SUSE offers a number of services and products around SUSE Linux Enterprise Server such as LTSS (Long Term Service Pack Support), SUSE Linux Enterprise Live Patching, and HA (SUSE Linux Enterprise High Availability Extension). While the additional products and services are agnostic to instance types and flavors (BYOS or on-demand), it is a mater of cost that favors the use of BYOS instances when you want to use any of the add-on services and products. Before answering the question why BYOS is in most cases favorable I will need to cover some technical details about repositories.
Add on services and products generally come in the form of extra repository streams that get added to a running system (VM). Repositories in turn are managed by a repository service. For BYOS instances this repository service is provided by SCC (SUSE Customer Center), your own SMT (Subscription Management Tool) server, or as of SUSE Linux Enterprise Server 15 RMT (Repository Management Tool), or SUSE Manager.
For on-demand instances the repository service is provided by the SUSE operated update infrastructure in the Public Cloud framework, Amazon EC2, Google Compute Engine, or Microsoft Azure. Repository services are great in that they manage the system repositories based on what the service offers. If a repository is removed from the server that provides the repository that repository is also removed from the connected client system, rather than triggering an error upon refresh of the repos. However, all of this was designed and implemented when things like on-demand instances didn’t exist or were in their infancy. Therefore, functionality that would let a client interact with more than one repository service provider was not needed. Times have changed, of course, and we are trying to find a solution to this problem. It is a hard problem to solve and will take time. This is the technical background to keep in mind.
The business background is a data privacy issue and data privacy is very important. For on-demand usage of SUSE Linux Enterprise Server in the Public Cloud, SUSE receives revenue from the Cloud Service Providers (CSP) but no customer information. After all, on-demand users are customers of the framework provider and only indirect customers of SUSE and thus SUSE should not receive customer data from the service providers. This brings with it a disconnect of information. Since we cannot tell if a given user is running an on-demand instance, as this is not track-able, we also cannot correlate such usage to an entitlement of an add-on product. Since all add-on products also require a SLES subscription there is no way for SUSE to connect the dots.
But what does this all mean for using add-on products with Public Cloud instances?
Because we are unable to connect the dots on the business end between on-demand instances and direct subscriptions for add-on products you will have to get a SLES subscription from SUSE directly and then you can get a subscription to the add-on product. This implies that effectively you are paying a premium. For oon-demand instance we are already being paid through the cloud service provider. This is not a good situation for your budget which is why using BYOS instances for the use with add-on products is the favorable solution. When you use BYOS instances you are using a known SLES subscription for which you can easily add any of the available add-ons.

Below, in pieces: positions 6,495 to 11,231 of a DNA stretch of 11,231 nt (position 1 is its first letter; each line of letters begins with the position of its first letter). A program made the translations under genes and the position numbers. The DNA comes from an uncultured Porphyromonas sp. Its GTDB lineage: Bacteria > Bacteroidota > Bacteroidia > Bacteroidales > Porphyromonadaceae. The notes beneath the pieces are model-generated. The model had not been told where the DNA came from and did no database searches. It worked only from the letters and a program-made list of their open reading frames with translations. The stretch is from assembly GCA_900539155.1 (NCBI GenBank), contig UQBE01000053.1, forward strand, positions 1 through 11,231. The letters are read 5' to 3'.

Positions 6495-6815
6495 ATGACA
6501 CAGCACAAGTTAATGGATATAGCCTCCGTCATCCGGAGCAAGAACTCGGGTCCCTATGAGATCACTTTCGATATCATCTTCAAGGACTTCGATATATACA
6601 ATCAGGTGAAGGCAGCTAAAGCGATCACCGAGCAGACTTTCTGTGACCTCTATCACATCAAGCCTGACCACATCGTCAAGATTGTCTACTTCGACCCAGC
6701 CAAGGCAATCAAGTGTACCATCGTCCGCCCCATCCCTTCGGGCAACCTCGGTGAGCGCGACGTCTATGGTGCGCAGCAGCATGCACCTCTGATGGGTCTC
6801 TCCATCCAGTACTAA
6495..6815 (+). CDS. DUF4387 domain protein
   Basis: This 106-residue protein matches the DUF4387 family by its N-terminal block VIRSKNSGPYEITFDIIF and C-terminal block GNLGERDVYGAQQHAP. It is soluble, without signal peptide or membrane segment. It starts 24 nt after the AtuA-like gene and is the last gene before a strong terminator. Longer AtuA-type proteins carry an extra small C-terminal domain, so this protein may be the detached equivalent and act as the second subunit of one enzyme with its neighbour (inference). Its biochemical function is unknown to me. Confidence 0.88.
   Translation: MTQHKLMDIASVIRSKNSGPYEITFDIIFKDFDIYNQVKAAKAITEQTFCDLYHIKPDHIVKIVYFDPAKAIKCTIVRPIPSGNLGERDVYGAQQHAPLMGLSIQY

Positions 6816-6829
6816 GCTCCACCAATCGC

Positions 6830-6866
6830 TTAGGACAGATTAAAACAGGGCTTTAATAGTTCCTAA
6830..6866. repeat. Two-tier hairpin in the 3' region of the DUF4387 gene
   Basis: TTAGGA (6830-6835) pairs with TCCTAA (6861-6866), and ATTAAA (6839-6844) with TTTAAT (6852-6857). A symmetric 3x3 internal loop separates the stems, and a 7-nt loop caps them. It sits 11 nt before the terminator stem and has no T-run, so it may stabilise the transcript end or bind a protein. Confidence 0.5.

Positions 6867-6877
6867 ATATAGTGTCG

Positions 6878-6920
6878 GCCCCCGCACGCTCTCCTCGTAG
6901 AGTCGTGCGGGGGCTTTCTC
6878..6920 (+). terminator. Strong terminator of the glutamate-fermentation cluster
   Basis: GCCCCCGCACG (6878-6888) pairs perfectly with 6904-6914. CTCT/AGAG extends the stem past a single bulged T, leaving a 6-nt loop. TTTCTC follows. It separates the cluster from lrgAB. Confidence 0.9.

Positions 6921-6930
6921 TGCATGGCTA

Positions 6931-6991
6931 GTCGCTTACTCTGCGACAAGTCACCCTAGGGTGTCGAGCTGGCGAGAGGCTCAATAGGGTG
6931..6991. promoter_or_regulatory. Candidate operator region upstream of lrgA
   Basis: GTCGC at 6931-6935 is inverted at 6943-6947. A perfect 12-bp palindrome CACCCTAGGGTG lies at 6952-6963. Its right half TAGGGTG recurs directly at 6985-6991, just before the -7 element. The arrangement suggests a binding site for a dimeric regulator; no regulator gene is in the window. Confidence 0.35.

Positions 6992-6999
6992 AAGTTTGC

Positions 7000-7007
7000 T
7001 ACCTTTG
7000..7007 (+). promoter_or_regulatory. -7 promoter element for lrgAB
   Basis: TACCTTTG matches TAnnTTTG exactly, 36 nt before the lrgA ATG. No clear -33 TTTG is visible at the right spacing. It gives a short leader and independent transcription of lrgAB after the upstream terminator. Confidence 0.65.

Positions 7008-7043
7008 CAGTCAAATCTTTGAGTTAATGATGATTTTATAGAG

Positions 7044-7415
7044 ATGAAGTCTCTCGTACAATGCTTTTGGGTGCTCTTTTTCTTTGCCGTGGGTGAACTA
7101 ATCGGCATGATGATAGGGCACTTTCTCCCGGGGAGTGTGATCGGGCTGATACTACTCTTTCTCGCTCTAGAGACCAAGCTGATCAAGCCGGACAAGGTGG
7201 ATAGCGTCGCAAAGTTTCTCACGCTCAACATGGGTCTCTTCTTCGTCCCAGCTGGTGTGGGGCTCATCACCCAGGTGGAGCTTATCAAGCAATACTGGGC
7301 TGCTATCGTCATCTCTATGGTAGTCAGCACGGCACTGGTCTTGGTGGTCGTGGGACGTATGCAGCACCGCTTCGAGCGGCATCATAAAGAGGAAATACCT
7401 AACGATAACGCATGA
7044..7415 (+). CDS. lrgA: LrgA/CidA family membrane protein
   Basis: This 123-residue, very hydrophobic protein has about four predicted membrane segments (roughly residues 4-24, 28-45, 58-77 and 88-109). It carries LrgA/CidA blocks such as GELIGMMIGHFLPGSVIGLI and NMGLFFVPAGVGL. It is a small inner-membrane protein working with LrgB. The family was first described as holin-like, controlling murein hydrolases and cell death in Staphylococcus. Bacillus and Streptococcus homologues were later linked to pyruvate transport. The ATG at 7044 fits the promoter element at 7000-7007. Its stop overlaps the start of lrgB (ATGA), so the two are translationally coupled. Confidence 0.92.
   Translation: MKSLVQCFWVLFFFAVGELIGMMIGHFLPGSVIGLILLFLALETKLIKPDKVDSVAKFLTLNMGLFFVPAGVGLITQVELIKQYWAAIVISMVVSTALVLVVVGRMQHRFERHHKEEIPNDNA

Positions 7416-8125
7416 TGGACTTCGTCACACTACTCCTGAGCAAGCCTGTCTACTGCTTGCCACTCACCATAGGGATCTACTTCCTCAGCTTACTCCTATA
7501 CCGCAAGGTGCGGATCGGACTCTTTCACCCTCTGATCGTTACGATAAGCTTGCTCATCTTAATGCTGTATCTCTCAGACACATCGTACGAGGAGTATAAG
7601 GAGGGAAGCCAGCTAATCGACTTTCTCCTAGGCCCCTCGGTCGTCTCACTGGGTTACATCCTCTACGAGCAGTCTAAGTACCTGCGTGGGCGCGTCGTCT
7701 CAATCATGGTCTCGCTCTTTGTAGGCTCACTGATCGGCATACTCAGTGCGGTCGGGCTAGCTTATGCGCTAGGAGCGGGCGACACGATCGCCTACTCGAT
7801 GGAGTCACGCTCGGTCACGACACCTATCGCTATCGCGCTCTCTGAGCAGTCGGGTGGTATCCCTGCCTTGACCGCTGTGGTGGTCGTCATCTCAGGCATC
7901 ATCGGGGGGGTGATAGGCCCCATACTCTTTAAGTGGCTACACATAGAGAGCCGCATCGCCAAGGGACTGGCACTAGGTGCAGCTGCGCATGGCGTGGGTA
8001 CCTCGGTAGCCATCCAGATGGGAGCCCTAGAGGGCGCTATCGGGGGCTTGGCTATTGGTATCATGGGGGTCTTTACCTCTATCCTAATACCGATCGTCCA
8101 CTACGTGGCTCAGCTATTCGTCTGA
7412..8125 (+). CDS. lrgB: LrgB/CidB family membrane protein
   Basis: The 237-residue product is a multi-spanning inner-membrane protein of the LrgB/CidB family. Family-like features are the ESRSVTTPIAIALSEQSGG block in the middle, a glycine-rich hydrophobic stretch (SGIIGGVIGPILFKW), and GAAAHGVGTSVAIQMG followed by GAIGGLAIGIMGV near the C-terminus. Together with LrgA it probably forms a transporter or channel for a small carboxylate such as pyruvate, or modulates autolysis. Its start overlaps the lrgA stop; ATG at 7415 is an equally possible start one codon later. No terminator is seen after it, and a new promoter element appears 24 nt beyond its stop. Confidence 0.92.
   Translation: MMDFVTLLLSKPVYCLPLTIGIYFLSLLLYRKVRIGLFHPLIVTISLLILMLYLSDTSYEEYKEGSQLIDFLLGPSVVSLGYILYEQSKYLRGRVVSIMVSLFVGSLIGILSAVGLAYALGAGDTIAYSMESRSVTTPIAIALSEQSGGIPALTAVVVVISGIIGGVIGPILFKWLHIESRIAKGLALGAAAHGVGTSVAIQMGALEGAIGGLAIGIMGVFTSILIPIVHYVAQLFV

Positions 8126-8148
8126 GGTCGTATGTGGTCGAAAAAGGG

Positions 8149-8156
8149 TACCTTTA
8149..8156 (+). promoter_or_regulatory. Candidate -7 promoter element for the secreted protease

But this is not the end all. If you started with on-demand and you want to use add-ons you have 3 options:
1.) Rebuild your system starting with a BYOS image. A conversion from on-demand to BYOS is not possible, sorry. This is controlled by the framework providers and there is no going back and forth between BYOS and on-demand.
2.) Pay the above mentioned premium, the payment is somewhat implicit
3.) Use SUSE Manager
When you use SUSE Manager you can manage on-demand instances. This is described in SUSE Manager 3.0 arrives in the Public Cloud . Since SUSE Manager is only available as BYOS, you have a direct relationship with SUSE. This allows us to connect the dots and thus you can manage add-on products with SUSE Manager and push them to on-demand instances without incurring the premium described earlier.
None of this is really as bad as it may sound. Before firing up a new instance you have already thought about the workload that will be running on the instance. This provides you with the basic parameters to make a decision about BYOS or on-demand. Can the work load tolerate to go through a system upgrade once every roughly 18 months (yearly service pack releases + 6 months overlap period) and/or can the workload and usage thereof stand reboots for kernel updates on a more or less regular basis. If yes, then on-demand is a great way to go. On the other hand, maybe you have a work load that should not ever go down and thus Live Patching is what you want. In this case BYOS is the more cost effective choice to start out with.
As you can see the thought process about the workload that will be deployed also provides the necessary information that helps you make the decision about BYOS and on-demand and when in doubt, there is always the “Magic 8 Ball“.